Sound familiar? Even most unpublished authors wouldn’t envy the published author this type of pressure. But over the course of a career, the likelihood is great that one or many events will throw off a writer’s schedule.
There are times when work has to take a temporary stop. No doubt about it. When major stress hits, be sure to pray and meditate each day. You don’t have time not to stop and do this.
Carve out some time each day to write. Most families understand that a writer being paid has to treat her work with the same seriousness as someone working for a corporation. Writers may appear to have a leisurely life, but working from home is still work. A flexible schedule doesn’t mean no schedule. Bringing family on board to ease your burdens at home quickly is paramount to accomplishing your writing goals, especially in times of stress.
When it becomes obvious that your family will be under unusual stress for a long period, do your best to establish your new normal as quickly as possible. Going by the new schedule, figure out when you can work and keep that schedule. Let your family know that these are your new writing hours and must be respected.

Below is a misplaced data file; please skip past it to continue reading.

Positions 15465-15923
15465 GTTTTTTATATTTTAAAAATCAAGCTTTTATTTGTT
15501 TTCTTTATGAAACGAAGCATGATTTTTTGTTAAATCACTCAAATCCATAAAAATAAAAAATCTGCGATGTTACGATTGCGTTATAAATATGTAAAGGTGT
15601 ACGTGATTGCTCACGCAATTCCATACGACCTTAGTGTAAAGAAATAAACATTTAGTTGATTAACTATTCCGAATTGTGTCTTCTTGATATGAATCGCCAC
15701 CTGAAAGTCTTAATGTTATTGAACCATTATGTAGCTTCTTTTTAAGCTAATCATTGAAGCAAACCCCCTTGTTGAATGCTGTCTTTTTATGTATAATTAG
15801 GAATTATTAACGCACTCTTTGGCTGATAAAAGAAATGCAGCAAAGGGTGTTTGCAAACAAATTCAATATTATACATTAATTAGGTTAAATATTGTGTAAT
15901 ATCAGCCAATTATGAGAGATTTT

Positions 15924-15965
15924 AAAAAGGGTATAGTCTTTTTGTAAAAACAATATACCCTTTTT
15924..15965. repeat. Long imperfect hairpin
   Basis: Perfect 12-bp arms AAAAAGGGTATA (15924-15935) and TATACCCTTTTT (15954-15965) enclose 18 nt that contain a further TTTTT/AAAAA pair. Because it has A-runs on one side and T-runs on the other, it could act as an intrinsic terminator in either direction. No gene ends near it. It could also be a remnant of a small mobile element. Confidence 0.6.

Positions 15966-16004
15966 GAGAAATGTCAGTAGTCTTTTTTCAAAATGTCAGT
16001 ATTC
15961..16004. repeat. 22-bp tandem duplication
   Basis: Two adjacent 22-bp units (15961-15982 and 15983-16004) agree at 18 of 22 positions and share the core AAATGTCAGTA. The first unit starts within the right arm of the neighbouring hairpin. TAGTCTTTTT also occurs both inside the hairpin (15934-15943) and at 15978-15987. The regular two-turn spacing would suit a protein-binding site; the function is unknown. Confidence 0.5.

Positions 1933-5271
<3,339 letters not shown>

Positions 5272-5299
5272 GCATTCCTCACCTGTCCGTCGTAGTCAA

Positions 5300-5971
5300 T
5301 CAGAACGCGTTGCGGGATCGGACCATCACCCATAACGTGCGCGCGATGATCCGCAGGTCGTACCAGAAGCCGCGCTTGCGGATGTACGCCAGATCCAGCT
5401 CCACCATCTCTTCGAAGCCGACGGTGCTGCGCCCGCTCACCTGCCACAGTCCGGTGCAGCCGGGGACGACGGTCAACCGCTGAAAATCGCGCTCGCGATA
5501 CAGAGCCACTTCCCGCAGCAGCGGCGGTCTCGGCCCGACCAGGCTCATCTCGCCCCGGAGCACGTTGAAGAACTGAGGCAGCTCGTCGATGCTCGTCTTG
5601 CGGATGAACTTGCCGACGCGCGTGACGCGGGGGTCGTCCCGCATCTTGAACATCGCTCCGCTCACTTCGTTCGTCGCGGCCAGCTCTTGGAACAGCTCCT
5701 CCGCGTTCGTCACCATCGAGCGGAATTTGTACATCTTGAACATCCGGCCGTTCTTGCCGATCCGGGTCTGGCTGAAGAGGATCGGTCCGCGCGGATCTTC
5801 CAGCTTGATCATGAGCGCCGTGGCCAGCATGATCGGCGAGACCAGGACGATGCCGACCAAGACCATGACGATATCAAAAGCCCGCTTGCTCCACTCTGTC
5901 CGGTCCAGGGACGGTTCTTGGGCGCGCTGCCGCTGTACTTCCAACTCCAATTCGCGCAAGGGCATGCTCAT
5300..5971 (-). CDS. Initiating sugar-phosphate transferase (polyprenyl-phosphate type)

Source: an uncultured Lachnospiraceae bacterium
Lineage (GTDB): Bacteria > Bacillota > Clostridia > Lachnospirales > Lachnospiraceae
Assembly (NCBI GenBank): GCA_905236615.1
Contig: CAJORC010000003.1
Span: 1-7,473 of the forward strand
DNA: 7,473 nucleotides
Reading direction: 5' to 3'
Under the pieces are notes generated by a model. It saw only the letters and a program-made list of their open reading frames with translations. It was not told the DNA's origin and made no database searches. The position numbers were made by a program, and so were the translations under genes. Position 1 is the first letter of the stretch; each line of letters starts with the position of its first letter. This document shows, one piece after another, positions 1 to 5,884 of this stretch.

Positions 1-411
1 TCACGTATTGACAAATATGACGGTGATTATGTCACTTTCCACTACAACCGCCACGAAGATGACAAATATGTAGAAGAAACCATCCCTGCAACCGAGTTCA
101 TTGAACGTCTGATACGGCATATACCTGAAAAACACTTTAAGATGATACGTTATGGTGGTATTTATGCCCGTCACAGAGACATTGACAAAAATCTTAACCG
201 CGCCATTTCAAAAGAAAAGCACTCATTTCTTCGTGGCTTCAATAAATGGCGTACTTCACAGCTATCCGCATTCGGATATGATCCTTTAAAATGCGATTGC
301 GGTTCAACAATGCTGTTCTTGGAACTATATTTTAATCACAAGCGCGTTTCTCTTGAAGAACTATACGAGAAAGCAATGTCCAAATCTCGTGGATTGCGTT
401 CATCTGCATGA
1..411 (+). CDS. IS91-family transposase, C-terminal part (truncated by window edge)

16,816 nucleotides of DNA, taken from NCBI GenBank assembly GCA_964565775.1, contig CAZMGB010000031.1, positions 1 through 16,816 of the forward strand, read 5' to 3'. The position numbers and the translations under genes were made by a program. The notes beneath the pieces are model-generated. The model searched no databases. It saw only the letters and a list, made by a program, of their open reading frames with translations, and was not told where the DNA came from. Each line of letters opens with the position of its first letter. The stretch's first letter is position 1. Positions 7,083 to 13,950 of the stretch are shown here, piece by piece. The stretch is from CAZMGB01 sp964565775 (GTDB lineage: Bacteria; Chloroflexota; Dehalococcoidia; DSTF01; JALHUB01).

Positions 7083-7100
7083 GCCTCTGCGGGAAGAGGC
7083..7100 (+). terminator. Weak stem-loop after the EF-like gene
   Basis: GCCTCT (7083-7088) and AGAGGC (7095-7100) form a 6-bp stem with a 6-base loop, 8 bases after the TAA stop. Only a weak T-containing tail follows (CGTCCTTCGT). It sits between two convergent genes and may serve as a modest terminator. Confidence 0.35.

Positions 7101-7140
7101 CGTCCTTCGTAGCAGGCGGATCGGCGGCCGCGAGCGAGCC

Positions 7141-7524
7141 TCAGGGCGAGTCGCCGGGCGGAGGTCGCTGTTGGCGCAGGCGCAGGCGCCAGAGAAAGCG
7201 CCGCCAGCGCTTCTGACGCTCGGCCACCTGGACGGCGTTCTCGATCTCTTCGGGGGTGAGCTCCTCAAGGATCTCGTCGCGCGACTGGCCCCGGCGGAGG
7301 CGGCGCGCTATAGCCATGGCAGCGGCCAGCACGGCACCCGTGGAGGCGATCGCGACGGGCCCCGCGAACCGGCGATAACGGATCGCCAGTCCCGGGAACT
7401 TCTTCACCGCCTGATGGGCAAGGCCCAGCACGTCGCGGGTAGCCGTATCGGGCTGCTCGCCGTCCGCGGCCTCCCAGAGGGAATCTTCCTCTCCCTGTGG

When you discover that you will be under stress, immediately inform your professional partners. This will help bring them on board and they will understand if, despite your best efforts, you find you need to ask for a deadline extension. But please, only ask for a deadline extension as a last resort. Publishing a book is a process involving many steps and people. Being very late with one part of the process creates a domino effect of pressure down the line for everyone. This is not to say it’s never permissible to ask for an extension. I only to encourage you to work out a way to meet your schedule on your own first if you can.
During unusual stress, people will understand that you may not be as prompt with answering emails and phone calls. However, being a bit more slow is not the same as being absent. This is not the time to hide for days from your editor or agent. Your editor still has deadlines, and may need your help to do her job to meet her own deadlines. You must be available for those times.
No one is immune to emergencies, trauma, and stress. Such events usually occur at the worst times. But by praying, guarding your time, keeping to a schedule, and bringing your partners on board, you should be able to weather the storm and be proud of your new published books.
What was your last crisis that interrupted your work? How did you handle it?
What other tips can you offer writers under stress?
Do you have a favorite Bible verse or devotional book that has helped you during stressful times?